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Extension > Garden > SULIS > Maintenance > Sustainable Lawncare Information Series > Renovating an Existing Lawn to Achieve Sustainability > Introducing Lower Maintenance Grasses into an Existing Lawn

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Introducing Lower Maintenance Grasses into an Existing Lawn

Introducing lower maintenance turfgrass varieties into an existing lawn is usually done through some type of overseeding practice. Selecting grass species and varieties adaptable to lower input levels is the first step in making the transition to a lawn adaptable to lower inputs.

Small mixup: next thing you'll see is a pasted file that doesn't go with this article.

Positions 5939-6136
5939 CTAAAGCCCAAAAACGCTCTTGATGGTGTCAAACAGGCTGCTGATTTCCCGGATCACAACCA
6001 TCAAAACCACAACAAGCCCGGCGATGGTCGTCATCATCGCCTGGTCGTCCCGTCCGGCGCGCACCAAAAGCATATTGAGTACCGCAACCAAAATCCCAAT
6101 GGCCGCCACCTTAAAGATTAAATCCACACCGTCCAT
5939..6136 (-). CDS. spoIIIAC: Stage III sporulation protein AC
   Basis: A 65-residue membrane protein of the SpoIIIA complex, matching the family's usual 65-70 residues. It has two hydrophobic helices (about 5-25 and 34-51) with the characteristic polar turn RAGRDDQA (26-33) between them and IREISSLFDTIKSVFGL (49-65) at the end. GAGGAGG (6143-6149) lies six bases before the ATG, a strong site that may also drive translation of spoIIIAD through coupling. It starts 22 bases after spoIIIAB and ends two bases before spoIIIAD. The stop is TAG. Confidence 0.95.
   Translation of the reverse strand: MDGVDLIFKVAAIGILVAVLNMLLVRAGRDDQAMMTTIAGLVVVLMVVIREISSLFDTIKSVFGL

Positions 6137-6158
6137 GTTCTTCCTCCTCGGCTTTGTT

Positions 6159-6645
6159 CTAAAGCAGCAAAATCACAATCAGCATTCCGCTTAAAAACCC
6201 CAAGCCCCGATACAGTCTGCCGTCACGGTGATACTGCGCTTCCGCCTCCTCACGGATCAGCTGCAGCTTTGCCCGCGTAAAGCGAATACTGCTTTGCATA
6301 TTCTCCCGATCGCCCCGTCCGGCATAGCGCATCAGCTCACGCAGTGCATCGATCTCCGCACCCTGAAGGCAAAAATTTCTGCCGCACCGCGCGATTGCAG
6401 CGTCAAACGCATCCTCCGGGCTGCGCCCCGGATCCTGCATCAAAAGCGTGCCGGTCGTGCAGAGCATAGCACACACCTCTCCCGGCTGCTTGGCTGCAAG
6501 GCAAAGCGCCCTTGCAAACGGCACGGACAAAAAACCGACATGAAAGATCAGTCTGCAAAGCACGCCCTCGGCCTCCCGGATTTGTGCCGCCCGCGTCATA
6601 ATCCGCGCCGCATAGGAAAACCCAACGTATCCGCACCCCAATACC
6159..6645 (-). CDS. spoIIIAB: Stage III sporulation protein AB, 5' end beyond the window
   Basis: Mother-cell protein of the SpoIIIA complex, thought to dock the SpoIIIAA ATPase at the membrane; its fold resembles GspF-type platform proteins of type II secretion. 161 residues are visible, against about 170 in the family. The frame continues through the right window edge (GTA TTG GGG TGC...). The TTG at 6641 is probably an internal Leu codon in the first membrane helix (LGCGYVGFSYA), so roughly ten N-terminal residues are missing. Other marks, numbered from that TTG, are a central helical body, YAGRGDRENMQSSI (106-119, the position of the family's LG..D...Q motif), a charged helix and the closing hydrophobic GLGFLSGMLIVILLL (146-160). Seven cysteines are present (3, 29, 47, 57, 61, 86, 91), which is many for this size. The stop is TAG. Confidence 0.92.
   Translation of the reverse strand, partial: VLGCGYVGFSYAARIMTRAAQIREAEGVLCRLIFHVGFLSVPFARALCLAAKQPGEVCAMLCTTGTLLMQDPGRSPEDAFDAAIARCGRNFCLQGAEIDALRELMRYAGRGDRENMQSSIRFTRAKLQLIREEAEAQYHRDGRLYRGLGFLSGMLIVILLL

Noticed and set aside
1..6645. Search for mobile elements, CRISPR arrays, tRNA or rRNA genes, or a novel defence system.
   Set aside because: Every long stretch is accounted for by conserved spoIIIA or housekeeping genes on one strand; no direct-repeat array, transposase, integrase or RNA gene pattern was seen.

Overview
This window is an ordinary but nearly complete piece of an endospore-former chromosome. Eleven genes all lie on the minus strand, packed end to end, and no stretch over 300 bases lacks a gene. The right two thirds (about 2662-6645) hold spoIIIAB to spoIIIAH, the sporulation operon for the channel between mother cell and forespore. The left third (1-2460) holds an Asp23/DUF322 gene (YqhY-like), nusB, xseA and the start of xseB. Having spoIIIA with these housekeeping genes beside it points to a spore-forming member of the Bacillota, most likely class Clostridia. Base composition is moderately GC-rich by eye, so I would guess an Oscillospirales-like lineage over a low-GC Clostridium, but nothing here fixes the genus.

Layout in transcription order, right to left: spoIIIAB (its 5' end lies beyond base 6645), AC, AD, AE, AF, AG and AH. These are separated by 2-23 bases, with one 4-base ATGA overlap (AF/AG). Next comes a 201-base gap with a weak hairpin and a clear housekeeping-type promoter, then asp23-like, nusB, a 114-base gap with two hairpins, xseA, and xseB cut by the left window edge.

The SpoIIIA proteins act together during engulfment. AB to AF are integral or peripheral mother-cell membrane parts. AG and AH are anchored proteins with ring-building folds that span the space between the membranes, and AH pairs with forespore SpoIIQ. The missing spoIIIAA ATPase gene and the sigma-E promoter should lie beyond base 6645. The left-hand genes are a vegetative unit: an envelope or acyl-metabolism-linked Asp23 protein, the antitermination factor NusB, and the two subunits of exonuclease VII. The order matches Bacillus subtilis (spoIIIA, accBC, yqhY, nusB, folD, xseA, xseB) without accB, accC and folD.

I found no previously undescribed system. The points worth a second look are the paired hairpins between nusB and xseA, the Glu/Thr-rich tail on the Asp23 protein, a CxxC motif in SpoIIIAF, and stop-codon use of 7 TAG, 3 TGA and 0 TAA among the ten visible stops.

Lawn grasses tolerant of lower moisture and fertility levels include some varieties of Kentucky bluegrass and the fine-leaved fescues (e.g., creeping red fescue, chewings fescue, and hard fescue). Because there are many more seeds per pound of bluegrass than fine-leaved fescues, slightly higher seeding rates are required when using blends and mixtures that include fine-leaved fescues.

For more information on turfgrass selection, see Selecting Cool Season Lawn Grasses – Kentucky Bluegrass and Selecting Cool Season Lawn Grasses – Fine Fescues in Chapter 4, Turfgrass Selection for a Sustainable Lawn.

Also visit National Turfgrass Evaluation Program (NTEP). This turfgrass research program evaluates new turfgrass species and varieties for quality, color, density, resistance to diseases and insects, tolerance to heat, cold, drought and traffic.

Proceed to Determining When Renovation Is Needed

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